In spite of the progress and the existence of standards at national, regional and international level earmarking the principle of equality between women and men and the right for everyone to participate in sporting activities, a gap between norms and reality still exists, and the discriminations towards women and girls, especially those who come from disadvantaged groups, are still apparent.


Today, inequalities still persist in sport, encompassing a variety of areas like: access to sport, education and physical activities; participation at the governing and decision-making bodies; access to resources, to remuneration, to financial incentives and sports facilities; media representation of female athletes and women’s sport; gender-based violence, including harassment and abuse.

For many years, the Enlarged Partial Agreement on Sport (EPAS) of the Council of Europe has addressed this problem with a view to obtaining equality between women and men in sport. It kickstarted its activities on this subject with an annual conference in London on 15-18 September 2011.
 

Among the most important achievements, we can highlight:

The good practice handbook: “Gender equality in sport. Women’s and girls’ access to sporting activities.”

The first part of this handbook presents the existing situation on girls’ and women’s participation in sporting activities in Europe: their access, their obstacles and their activities. Good practices and successful experiences throughout Europe are gathered in a second part. As for the last part, it puts forward a set of recommendations, originating from the analysis of the good practices, whose purpose is to help practitioners and policy makers in pushing forward the fight for gender equality in sport.
 

The Committee of Ministers’ recommendation to the member states on gender mainstreaming in sport (CM/Rec (2015) 2)

This recommendation works on the assumption that in order to rectify the structural nature of inequality between women and men in sport, it is necessary not only to adopt positive measures but also a  gender mainstreaming strategy engaging all the institutions and actors involved in its implementation. In this way, it encourages member states to review their legislation in order to include gender mainstreaming in the policies and sport public programs and sports education.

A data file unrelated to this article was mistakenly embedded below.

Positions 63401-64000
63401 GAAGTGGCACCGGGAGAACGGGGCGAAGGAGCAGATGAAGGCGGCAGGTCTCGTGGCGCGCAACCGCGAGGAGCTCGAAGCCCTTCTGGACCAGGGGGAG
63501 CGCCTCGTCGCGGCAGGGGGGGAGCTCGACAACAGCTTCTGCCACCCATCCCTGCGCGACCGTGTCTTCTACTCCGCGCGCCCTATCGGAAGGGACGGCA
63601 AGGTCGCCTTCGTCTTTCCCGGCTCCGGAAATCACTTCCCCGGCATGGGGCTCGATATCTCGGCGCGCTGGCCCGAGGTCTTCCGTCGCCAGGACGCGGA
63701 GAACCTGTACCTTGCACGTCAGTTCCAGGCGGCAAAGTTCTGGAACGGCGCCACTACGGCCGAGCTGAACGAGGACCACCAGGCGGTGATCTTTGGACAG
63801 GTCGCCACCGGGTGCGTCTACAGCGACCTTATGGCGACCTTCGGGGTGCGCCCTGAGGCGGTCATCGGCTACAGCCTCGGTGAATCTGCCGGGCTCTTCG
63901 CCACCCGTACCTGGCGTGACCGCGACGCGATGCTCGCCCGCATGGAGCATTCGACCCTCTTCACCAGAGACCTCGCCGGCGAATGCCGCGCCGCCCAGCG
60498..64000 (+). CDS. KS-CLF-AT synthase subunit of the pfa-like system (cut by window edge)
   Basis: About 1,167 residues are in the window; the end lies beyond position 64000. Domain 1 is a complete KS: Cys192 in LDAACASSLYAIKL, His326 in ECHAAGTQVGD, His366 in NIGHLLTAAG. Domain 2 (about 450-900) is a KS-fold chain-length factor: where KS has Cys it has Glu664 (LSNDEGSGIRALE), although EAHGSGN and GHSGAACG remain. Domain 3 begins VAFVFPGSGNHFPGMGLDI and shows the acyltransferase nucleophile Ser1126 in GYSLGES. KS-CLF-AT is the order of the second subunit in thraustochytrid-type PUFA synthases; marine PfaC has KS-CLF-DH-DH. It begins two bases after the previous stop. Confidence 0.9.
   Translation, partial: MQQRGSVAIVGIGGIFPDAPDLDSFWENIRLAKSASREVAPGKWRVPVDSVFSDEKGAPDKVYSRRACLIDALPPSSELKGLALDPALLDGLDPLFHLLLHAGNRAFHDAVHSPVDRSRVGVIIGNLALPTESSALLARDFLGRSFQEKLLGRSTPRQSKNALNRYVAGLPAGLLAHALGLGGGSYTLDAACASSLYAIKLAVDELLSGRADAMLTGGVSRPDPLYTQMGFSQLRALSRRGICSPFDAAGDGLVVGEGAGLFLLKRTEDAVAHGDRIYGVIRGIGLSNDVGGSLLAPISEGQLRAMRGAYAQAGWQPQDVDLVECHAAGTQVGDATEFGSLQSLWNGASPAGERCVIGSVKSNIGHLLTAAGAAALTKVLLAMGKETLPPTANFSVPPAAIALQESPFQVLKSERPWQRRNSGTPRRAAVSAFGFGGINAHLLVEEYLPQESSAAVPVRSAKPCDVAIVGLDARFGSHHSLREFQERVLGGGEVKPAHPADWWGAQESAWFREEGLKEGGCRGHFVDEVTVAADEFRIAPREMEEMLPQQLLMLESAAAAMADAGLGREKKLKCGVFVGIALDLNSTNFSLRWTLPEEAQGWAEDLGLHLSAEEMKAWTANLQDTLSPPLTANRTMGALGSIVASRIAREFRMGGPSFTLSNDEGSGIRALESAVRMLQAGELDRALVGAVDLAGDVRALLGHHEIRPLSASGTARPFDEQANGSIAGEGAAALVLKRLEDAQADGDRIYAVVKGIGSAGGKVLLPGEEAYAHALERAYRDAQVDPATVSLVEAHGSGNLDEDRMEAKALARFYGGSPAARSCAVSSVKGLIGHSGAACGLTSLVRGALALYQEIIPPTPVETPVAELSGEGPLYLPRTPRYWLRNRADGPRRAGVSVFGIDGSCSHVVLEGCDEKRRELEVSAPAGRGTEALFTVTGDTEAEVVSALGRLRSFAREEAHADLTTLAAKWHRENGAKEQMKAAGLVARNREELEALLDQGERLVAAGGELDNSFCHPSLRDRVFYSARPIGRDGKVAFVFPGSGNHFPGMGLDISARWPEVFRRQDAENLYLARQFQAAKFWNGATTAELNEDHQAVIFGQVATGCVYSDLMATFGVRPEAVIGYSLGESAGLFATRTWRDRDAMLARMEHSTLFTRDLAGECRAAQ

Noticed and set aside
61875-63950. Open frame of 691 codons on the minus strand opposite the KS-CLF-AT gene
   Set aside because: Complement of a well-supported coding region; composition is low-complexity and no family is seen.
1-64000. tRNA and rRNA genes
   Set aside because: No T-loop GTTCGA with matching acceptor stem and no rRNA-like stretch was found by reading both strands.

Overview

A seminar on the implementation of gender mainstreaming in sport (co-organised by EPAS and European Women and Sport (EWS)) on the 17 November 2015

The public authorities’ and sport organisations’ representatives present at this seminar were able to benefit from useful guidance in order to implement policies on gender mainstreaming in sport.
 

Two joint projects (European Union/Council of Europe): “Balance in sport. Tools to implement gender equality” (2016) and "ALL IN – Towards gender balance in sport" (2018-2019)

"Balance in Sport", implemented in partnership with a range of partners (Ministries in charge of sport, sport organisations, European Union agencies, networks, etc.) set out to identify and test common indicators to measure the equality between women and men in sport. Different dimensions were studied: access to positions of greater responsibility; training; practice of a sport activity; (from grassroots sport to elite sport), media representation of female athletes and women’s sport, as well as gender-based violence. A pilot data collection campaign was carried out in Spain, Finland, France and Romania in order to collect information on gender equality in sport in Europe based on a common methodology.

This is being followed by a 2nd joint project "ALL IN – Towards gender balance in sport" which aims at implementing a broad data collection campaign on gender equality in sport based on a set of generally agreed indicators in five strategic fields (leadership, coaching, participation, media / communication and gender-based violence), and producing concrete tools to help public authorities and sport organisations when developing policies and strategic actions aimed at tackling gender inequalities in sport, and adopting a gender mainstreaming approach. 18 countries took part in the data collection process, and the results can be found here.

Link to the Council of Europe's Gender Equality website
 

Conference: Breaking the cycle of inequality in sport (Zagreb, 25 October 2018)

A conference entitled “Breaking the cycle of inequality in sport - by fixing gender balance in leadership and preventing violence against women” was held in Zagreb on 25 October 2018, organised by the Enlarged Partial Agreement on Sport, under the Croatian Chairmanship of the Committee of Ministers of the Council of Europe. This conference addressed research evidence and policy responses in order to increase women’s leadership and to eliminate all forms of violence against women in sport.